the House — was presented in his stead.
Mr. Bocock was also withdrawn, and the entire pro-Slavery strength concentrated, so far as possible, on Mr. Wm. N. H. Smith, American, of N. C. The next (fortieth) ballot gave Pennington 115; Smith 113; John G. Davis, anti-Lecompton Dem., of Ind., 2; and there were 4 scattering: necessary to a choice 118.
Finally, on the forty-fourth ballot,
February 1, 1860. Mr. Smith's name having been withdrawn, the vote was declared: for Pennington 117; John A. McClernand, Dem., 85; John A. Gilmer, Amer., 16; and there were 15 scattering.
Mr. Henry Winter Davis, of Md., who had hitherto voted with the Americans, now cast his vote for Pennington, and elected him — he having the exact number necessary to a choice.
John W. Forney, anti-Lecompton Dem., was soon after elected Clerk by a close vote.
The majority in the Senate was not merely Democratic of tile Lecompton or extreme pro-Slavery caste; it was especially hostile to Senator Douglas, and determ
t for not more than six years, was now called up and passed: Yeas 123; Nays 7.
Most of the Nays were opposed not to the bill, but to the precipitancy of its passage.
The Senate concurred, a few days thereafter, and the bill became a law.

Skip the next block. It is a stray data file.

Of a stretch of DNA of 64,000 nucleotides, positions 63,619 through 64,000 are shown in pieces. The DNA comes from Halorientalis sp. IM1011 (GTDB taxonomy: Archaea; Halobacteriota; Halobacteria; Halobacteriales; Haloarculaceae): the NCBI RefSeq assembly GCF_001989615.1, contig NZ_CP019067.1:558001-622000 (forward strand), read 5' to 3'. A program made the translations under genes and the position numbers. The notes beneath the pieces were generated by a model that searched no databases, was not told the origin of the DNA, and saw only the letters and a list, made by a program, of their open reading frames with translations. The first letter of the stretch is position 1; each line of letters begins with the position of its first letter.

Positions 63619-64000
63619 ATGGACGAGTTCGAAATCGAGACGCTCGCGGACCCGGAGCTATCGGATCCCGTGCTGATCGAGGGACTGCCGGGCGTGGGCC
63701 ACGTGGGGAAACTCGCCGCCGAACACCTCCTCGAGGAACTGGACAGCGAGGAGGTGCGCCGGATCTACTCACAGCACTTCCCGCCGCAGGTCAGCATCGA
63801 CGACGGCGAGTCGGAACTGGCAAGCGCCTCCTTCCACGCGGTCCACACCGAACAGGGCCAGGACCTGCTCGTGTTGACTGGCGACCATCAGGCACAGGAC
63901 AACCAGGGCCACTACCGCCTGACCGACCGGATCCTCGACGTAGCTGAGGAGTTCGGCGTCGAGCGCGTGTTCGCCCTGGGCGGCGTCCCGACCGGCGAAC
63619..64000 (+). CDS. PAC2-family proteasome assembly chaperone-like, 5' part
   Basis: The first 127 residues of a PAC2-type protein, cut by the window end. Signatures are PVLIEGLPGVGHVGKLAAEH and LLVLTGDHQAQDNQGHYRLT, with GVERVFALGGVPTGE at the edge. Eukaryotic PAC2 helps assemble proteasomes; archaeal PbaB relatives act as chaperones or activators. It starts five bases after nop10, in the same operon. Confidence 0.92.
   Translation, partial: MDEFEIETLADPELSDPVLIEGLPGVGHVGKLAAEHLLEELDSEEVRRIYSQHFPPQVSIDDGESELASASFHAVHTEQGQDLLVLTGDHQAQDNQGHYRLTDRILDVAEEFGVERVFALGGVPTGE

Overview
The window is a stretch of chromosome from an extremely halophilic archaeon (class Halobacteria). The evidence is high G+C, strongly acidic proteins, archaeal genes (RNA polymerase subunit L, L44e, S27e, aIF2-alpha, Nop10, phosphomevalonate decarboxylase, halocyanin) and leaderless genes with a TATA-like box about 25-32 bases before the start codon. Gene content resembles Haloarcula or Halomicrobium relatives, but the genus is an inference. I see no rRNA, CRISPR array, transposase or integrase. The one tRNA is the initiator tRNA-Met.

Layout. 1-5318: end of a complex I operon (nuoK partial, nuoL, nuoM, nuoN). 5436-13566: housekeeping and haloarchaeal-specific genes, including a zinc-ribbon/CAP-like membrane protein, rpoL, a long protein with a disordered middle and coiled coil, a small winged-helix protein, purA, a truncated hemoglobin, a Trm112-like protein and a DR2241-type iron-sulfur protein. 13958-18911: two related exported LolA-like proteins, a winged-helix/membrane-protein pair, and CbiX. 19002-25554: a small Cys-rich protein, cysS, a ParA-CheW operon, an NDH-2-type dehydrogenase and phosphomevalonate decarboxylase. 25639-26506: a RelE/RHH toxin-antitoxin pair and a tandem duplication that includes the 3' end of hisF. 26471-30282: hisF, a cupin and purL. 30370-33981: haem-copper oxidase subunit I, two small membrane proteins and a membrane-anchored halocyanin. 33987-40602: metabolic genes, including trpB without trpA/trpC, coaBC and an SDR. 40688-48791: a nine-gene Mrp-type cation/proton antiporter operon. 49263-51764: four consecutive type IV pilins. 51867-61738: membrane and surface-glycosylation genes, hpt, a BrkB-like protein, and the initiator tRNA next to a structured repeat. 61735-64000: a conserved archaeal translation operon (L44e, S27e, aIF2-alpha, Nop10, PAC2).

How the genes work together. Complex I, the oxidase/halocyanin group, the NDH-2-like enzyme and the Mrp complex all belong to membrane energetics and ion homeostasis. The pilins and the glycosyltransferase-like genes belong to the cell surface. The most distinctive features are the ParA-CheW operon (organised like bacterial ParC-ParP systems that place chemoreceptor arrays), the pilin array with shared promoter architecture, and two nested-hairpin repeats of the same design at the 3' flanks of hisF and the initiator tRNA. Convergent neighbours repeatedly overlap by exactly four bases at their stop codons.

Mr. McClernand (Dem.), of Ill., moved, and the House, by 121 to 5, voted, that
Whereas, a portion of the people of the United States, in violation of their Constitutional obligations, have taken up arms against the National Government, and are now strd Windom--60.
Nays--Messrs. Allen, Ancona, Joseph Baily, George H. Browne, Burnett, Calvert, Cox, Cravens, Crisfield, Crittenden, Diven, Dunlap, Dunn, English, Fouke, Grider, Haight, Hale, Harding, Holman, Horton, Jackson, Johnson, Law, May, McClernand, McPherson, Mallory, Menzies, Morris, Noble, Norton, Odell, Pendleton, Porter, Reid, Robinson, James S. Rollins, Sheil, Smith, John B. Steele, Stratton, Francis Thomas, Vallandigham, Voorhees, Wadsworth, Webster, and Wickliffe--48.
McClarty, Mr., of Ky., 492.
McClellan, Gen. Geo.
B., 496; his Address to the West Virginians, 520; 521; 522; Laurel Hill, Cheat Mountain, 523; 524; 528; 593; 615; takes command at Washington, etc., 619; extract from his report, etc., 620-21; 624; 626-7; All quiet on the Potomac, 628; his interdict of the Hutchinsons, etc., 629-630.
McClellan, U. S. cutter, betrayed to Rebels, 413.
McClelland, Robert, of Mich., 189.
McClurken, Major, wounded at Belmont, 697.
McClernand, John A., of Ills., 189; 195; 306; 562-3; 597.
McCrillis, Mr., of Me., delegate to Chicago, 321.
McCurdy, Edward, speech at Charleston, 408.
McCulloch, Gen. Ben., 413; 575; defeated at Dug Springs, Mo., 577; commands at Wilson's Creek, 578; 581; his proclamation, 582; is joined by Price at Neosho, 589.
McGowan, Mr., of S. C., in Convention, 334-5.
McDowell, Gen., 533; his General Order No. 4, 534-5; moves on Centerville, 539; his plan of battle, 540; report of our losses, 54